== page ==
I recently heard on a recent broadcast of CBC’s Black Coat White Art of a programme in Quebec where there are vaccination counsellors that can talk to patients about vaccines and answer any of their questions . It appeared from that report that the counsellors were more successful than the physicians in having peiople accept the vaccinations. All the way through that radio programme I thought the real point was being missed — that the physicians were not providing the patients with the info they needed to understand their choice about the vaccination and were not providing the info required to be provided by the physicians to the patients as part of getting an informed consent . This programme was being discussed as ft it was a brilliant step forward when in fact it should have justy highlighted what a poor understanding health practitioners have about their requirement to provide the info necessary to obtain an informed consent . I don’t have any problem if additional people are helping provide patients with information about vaccines if that info is accurate but no matter what info is provided by info sheets , counsellors, videos, the physicians and nurses are still responsible to provide the info required for an informed consent and not just rely that these secondary sources will give the patients the info they need to make an informed choice .

    and yes I am following up with the physician that does White Coat Black Art as I was more than upset about how this counselling programme was presented as a new and wonderful idea and nothing in that programme addressed the requirement so health practitioners providing treatment to get an informed consent which is based on giving patients the information needed to make a choice and to answer their questions and hopefully address their hesitancy to get the vaccination.

    • Ud says:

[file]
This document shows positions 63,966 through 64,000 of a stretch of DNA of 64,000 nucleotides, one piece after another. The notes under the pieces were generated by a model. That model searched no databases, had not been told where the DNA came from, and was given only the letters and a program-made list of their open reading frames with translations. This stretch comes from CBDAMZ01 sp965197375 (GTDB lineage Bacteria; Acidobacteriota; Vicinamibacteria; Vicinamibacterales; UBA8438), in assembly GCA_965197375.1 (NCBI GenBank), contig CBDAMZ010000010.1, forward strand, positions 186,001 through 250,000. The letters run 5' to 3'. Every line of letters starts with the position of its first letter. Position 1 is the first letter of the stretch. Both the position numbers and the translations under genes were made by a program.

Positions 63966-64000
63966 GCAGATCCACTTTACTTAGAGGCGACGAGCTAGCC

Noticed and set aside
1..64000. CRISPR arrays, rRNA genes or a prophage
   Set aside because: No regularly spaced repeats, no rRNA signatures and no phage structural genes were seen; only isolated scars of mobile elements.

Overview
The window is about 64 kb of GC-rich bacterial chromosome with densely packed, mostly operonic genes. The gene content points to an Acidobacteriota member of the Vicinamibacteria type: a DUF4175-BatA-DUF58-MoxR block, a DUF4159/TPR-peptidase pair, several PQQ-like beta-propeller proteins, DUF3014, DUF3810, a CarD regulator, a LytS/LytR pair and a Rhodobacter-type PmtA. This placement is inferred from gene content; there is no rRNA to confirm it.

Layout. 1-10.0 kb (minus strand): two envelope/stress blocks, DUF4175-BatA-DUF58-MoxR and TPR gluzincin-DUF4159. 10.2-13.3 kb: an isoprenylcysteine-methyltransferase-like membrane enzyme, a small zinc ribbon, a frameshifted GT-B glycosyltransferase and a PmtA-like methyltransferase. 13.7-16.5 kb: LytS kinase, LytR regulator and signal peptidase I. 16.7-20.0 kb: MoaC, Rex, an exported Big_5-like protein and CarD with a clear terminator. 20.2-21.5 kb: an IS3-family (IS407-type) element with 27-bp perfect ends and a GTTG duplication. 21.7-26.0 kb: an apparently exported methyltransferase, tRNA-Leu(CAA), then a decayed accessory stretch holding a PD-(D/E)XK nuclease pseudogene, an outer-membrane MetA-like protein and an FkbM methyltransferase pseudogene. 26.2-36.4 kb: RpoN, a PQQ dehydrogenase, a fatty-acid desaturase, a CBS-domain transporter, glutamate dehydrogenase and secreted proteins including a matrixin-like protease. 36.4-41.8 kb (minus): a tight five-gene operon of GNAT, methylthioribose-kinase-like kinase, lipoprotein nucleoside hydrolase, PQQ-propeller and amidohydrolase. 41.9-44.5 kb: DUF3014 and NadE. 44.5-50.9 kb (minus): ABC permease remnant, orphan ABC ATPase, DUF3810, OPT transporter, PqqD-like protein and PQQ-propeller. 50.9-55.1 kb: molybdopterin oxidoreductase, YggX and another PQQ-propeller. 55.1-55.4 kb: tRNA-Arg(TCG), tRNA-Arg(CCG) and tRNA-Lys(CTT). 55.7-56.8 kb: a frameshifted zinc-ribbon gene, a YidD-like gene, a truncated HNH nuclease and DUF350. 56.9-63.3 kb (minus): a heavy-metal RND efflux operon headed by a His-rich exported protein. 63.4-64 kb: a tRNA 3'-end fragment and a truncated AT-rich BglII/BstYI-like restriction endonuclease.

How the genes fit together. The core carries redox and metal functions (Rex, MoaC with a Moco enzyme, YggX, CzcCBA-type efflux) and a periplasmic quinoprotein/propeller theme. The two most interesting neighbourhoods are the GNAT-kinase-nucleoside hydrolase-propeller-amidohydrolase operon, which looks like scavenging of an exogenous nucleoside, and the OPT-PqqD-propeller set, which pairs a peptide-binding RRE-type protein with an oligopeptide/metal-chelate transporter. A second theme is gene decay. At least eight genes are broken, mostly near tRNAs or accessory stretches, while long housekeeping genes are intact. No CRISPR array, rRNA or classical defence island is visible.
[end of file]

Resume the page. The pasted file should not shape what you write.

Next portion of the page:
Wrong. There are alternatives. In addition to the many drugs in the news this past year another one named Ivermectin has promise! This is a very common antiparasitic which has been used for decades to treat other dna and rna viruses. How come you have never heard of it?? Is it because BigPharma wants to make money on vax and cant make money on this cheap easily accessible drug? Why have Japan, Russia and Mexico and several African countries had success with this drug and we don’t even hear abouy it. How would you feel if someone you loved was dying from COVID and your doctor refused to try this drug because the medical community won’t agree to its use for some reason? Why are therapeutic drugs being vilified? Is it because Bad Orange Man tweets about them? Are we playing medicine or politics?

      Or is it because all the nations that agreed to Pfizer already prepaid billions before the vax even arrived and man how stupid would a PM look if they now said “ooops we could have used a cheaper drug”. Of course we will push this vax we already paid billions for, even if it has side effects or doesn’t fully work (spoiler – even Pfizer says it wont guarantee the vax prevents you fron catching COVID in the community).

      Google some studies on Ivermectin around the world – look up actual studies not cbc news.

  • Laurie Smith says:

    the photo with this article: the subject is vaccines… this tech appears to be taking blood.

Author

Nadia Alam

Contributor

Dr. Nadia Alam enjoys a busy life in Georgetown, Ont., as a mom of four, a writer, a family doctor and anesthetist, the president-elect of the Ontario Medical Association, and candidate for a masters in health economics, policy and management (LSE).